1/9/20 Michigan, Sasha Stefanovic

Sophomore guard Sasha Stefanovic attempts a 3-pointer during a game against Michigan on Jan. 9. Stefanovic was 2-of-8 from 3-point line. He scored 9 points in 40 minutes of action.

From free throws to buzzer-beaters, sophomore guard Sasha Stefanovic knows exactly where he’s effective on the court.

“I think my percentage (for 2- and 3-pointers) is roughly the same,” Stefanovic said.

He has shot 38% from beyond the arc this season, and the same from everywhere else on the court as well.

“For me, a higher-percentage shot would be taking a 3 over a deep 2 or a pull-up or something like that,” he said.

Stefanovic’s prolific 3-point success is nothing new. In his freshman season, while averaging only 2.5 points per game, Stefanovic shot an impressive 41% from the 3-point line. But his skill from the deep developed earlier than that.

“I’ve known (Stefanovic) since I was a sophomore in high school,” sophomore guard Eric Hunter Jr. said. “It’s not new to me that he can really shoot the ball. I’ve kinda always just known him as a shooter.”

In his senior year at Crown Point High School, Stefanovic was given the Northwest Indiana Times’ High School Basketball Player of the Year award. He finished his high school basketball career with 1,385 points − the most in Crown Point history.

One of Stefanovic’s greatest moments in high school was in 2016, when he hit a 3-point buzzer-beater to beat Valparaiso High School in the sectional championship.

Stefanovic hit another game-winning shot against Northwestern on Saturday. With 10 seconds remaining and the game tied, Hunter took an inbound pass and fired it to Stefanovic, who was standing wide open along the 3-point line.

“We like our chances with him wide open,” Hunter said.

During the previous games, Stefanovic didn’t shoot well and the team still gave him the chance at the end of the game.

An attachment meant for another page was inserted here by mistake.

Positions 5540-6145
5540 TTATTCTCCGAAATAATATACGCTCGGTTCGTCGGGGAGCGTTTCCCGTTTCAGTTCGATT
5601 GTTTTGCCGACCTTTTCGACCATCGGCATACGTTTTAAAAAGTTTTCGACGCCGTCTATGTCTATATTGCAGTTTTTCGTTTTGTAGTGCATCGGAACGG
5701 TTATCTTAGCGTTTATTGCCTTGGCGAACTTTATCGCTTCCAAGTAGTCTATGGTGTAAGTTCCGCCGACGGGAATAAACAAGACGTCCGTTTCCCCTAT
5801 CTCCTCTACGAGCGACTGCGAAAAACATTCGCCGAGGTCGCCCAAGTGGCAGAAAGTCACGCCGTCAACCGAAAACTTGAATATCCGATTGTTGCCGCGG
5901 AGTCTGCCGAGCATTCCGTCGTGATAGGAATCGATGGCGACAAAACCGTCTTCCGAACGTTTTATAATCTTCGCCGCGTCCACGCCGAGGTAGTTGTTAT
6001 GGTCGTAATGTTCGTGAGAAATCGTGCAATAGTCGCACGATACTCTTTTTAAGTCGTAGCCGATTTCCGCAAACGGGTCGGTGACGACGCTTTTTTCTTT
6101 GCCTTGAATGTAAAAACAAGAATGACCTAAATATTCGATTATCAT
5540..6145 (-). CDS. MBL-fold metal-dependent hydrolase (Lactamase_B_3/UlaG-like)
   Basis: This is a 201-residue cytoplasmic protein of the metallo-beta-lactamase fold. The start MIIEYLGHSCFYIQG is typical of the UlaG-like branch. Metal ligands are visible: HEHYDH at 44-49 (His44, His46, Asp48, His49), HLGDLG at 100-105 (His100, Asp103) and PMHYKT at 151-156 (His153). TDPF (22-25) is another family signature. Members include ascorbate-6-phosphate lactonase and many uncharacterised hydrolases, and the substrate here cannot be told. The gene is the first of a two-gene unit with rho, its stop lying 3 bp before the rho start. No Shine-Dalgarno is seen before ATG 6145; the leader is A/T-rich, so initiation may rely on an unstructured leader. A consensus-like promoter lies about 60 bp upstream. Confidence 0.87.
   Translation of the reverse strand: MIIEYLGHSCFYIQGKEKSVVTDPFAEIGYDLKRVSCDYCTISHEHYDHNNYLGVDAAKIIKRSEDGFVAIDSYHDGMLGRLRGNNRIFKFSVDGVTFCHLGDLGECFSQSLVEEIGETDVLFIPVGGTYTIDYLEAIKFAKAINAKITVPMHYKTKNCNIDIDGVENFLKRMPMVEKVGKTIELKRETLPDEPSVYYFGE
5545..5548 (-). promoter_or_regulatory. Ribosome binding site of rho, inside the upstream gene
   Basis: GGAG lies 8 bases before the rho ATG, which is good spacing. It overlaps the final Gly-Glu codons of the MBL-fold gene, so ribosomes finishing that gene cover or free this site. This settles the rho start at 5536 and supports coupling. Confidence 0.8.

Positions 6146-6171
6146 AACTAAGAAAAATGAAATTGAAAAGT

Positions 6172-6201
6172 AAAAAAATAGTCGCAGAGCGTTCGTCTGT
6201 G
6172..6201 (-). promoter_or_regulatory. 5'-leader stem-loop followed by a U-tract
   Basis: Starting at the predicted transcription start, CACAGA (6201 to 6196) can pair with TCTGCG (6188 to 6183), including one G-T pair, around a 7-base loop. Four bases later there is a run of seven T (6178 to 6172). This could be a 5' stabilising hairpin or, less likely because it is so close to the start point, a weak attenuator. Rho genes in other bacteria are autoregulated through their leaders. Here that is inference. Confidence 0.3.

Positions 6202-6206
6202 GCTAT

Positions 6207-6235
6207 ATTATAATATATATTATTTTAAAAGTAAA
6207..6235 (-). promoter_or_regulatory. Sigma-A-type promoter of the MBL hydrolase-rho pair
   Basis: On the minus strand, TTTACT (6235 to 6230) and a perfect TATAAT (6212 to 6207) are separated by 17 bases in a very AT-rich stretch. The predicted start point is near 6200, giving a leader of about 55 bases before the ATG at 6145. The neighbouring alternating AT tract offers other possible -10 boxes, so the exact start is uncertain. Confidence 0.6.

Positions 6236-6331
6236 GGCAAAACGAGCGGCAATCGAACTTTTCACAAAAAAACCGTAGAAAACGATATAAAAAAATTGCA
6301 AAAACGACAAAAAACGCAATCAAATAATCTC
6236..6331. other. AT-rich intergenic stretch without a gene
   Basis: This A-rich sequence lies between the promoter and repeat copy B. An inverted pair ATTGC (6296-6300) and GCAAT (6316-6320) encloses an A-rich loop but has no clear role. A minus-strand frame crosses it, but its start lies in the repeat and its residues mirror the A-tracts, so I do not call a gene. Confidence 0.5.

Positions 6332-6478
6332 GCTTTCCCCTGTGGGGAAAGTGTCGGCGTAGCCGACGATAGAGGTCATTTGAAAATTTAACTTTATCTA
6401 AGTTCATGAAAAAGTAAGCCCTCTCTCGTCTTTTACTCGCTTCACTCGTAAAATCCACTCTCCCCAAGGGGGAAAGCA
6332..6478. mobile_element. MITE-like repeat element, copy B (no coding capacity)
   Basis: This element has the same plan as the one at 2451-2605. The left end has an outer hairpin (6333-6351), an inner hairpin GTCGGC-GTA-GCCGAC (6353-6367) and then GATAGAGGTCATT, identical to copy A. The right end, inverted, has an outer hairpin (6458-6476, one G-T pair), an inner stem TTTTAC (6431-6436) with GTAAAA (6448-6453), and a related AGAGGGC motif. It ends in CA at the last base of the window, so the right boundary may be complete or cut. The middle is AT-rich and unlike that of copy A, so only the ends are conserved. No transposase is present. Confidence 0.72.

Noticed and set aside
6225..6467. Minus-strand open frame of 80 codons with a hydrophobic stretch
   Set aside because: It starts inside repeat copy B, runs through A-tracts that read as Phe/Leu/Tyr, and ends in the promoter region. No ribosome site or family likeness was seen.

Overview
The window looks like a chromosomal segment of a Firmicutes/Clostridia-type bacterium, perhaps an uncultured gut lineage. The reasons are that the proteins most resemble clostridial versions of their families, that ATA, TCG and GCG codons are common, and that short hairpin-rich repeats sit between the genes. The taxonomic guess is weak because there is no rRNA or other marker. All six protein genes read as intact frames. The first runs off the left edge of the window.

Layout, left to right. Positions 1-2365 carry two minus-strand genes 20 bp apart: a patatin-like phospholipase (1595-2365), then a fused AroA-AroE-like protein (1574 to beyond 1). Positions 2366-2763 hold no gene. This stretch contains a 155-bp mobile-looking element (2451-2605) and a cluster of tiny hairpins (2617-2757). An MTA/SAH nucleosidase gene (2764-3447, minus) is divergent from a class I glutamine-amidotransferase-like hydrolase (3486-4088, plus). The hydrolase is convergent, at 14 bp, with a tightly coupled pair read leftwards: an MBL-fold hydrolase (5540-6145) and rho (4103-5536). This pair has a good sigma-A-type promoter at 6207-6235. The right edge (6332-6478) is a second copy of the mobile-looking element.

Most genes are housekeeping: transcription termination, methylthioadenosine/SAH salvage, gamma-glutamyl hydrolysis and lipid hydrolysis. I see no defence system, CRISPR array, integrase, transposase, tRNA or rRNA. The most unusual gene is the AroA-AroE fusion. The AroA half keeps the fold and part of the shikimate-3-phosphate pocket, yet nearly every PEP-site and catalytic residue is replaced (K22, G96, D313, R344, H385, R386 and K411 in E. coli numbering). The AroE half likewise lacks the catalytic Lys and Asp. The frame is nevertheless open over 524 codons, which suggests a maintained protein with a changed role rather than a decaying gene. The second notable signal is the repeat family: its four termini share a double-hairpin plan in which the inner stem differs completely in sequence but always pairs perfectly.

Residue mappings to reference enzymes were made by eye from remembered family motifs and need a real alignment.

Aside from that final shot, Stefanovic shot only 1-6 from the field on Saturday, and 0-6 in the previous game against Rutgers on Jan. 28.

“It’s weird when he doesn’t hit shots, then I know something’s not right,” Hunter said.

Head coach Matt Painter acknowledged the discrepancy in Stefanovic’s shooting at home versus on the road.

Currently, Stefanovic is shooting 47% from 3 at home, but only 23% away.

“He was somebody that played really well in home games in terms of his shooting, but he just hasn’t got going on the road,” Painter said. “Whether you’re making them or missing them, you just gotta keep working.”

Stefanovic attributed the lull in his performance simply to chance. He maintains that his mechanics have been correct throughout his slump.

“That’s the way that basketball kinda works,” he said. “You’re gonna go through slumps, or you’re gonna go through times where your shot’s not falling.

“It’s nothing really opponents have been doing. I’ve been seeing a lot of the same defenses and everything like that. I think it’s just kind of a slump in my shooting, and hopefully I get it back on track.”

Stefanovic said the shot against Northwestern can do just that.

“Especially on the road, when you hit a shot like that in a tough environment, I think it definitely could get you going a bit, just get your confidence up,” he said. “I think I kinda need to see a couple go in on the road like that, so hopefully that gets me going in the right direction.”

The shot got him going in the right direction indeed.

Stefanovic scored 15 points against Iowa last night off 5 3-pointers.

While Stefanovic’s confidence may have wavered, Painter’s faith in him has not. Over the course of the season, the Boilermakers have played with him in many different starting lineups.

“For us, it goes back to how you think preparing for the game,” Painter said. “You like to think in terms of, ‘What’s the best thing for us offensively?’ and ‘What’s the best thing for us defensively?’ and have the same answers. Right now, we don’t have the same answers.”

One answer that has remained a constant in the starting lineup has been Stefanovic.

“I think if you’re able to consistently do your job every single game, not make many mistakes defensively, I think it kind of allows you to stay in that role and increase minutes,” Stefanovic said.

Stefanovic’s consistent play increased his minutes significantly this season compared to last year. While he was still shooting well, Stefanovic averaged only 11.5 minutes and 2.5 points per game last season. After dropping 14 against Texas in Purdue’s 2019 opener, he earned himself a much larger role within the team.

“You get more confidence with more minutes that you get,” Stefanovic said. “You just get more opportunities to play. Every time I would go in last year for Carsen (Edwards) and Ryan (Cline), it’d be in three to four minute spurts, where it’s kinda tough to get into the flow of the game or get any real good looks.

“I think this year I’ve just been a lot more aggressive. I’ve been trying to get to the rim a little bit more, trying to get to the line and trying to be a bit more of a playmaker.”

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